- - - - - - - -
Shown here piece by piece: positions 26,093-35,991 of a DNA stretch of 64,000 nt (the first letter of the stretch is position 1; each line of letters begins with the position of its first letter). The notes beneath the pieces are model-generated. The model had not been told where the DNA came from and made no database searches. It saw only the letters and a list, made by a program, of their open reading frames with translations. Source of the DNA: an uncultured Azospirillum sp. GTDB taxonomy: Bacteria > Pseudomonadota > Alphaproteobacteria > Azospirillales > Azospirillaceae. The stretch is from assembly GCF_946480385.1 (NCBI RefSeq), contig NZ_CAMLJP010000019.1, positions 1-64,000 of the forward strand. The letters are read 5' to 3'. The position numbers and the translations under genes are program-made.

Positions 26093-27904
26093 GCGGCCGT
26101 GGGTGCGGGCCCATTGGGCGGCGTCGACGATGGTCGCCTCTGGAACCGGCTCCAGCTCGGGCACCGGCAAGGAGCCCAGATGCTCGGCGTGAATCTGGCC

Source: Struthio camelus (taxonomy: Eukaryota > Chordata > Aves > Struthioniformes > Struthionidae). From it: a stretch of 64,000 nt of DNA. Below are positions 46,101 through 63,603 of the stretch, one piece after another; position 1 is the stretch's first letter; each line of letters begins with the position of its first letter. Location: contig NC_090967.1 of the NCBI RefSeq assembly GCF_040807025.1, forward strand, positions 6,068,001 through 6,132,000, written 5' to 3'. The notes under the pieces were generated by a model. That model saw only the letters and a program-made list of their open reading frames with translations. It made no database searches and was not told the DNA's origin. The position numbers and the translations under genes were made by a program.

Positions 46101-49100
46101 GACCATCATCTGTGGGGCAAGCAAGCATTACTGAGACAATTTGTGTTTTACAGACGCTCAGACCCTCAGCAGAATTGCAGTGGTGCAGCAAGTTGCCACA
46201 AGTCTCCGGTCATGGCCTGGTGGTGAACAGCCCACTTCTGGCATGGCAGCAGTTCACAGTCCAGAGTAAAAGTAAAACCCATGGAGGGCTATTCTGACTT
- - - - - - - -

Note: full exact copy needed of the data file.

Shown here piece by piece: positions 26,093-35,991 of a DNA stretch of 64,000 nt (the first letter of the stretch is position 1; each line of letters begins with the position of its first letter). The notes beneath the pieces are model-generated. The model had not been told where the DNA came from and made no database searches. It saw only the letters and a list, made by a program, of their open reading frames with translations. Source of the DNA: an uncultured Azospirillum sp. GTDB taxonomy: Bacteria > Pseudomonadota > Alphaproteobacteria > Azospirillales > Azospirillaceae. The stretch is from assembly GCF_946480385.1 (NCBI RefSeq), contig NZ_CAMLJP010000019.1, positions 1-64,000 of the forward strand. The letters are read 5' to 3'. The position numbers and the translations under genes are program-made.

Positions 26093-27904
26093 GCGGCCGT
26101 GGGTGCGGGCCCATTGGGCGGCGTCGACGATGGTCGCCTCTGGAACCGGCTCCAGCTCGGGCACCGGCAAGGAGCCCAGATGCTCGGCGTGAATCTGGCC

Source: Struthio camelus (taxonomy: Eukaryota > Chordata > Aves > Struthioniformes > Struthionidae). From it: a stretch of 64,000 nt of DNA. Below are positions 46,101 through 63,603 of the stretch, one piece after another; position 1 is the stretch's first letter; each line of letters begins with the position of its first letter. Location: contig NC_090967.1 of the NCBI RefSeq assembly GCF_040807025.1, forward strand, positions 6,068,001 through 6,132,000, written 5' to 3'. The notes under the pieces were generated by a model. That model saw only the letters and a program-made list of their open reading frames with translations. It made no database searches and was not told the DNA's origin. The position numbers and the translations under genes were made by a program.

Positions 46101-49100
46101 GACCATCATCTGTGGGGCAAGCAAGCATTACTGAGACAATTTGTGTTTTACAGACGCTCAGACCCTCAGCAGAATTGCAGTGGTGCAGCAAGTTGCCACA
46201 AGTCTCCGGTCATGGCCTGGTGGTGAACAGCCCACTTCTGGCATGGCAGCAGTTCACAGTCCAGAGTAAAAGTAAAACCCATGGAGGGCTATTCTGACTT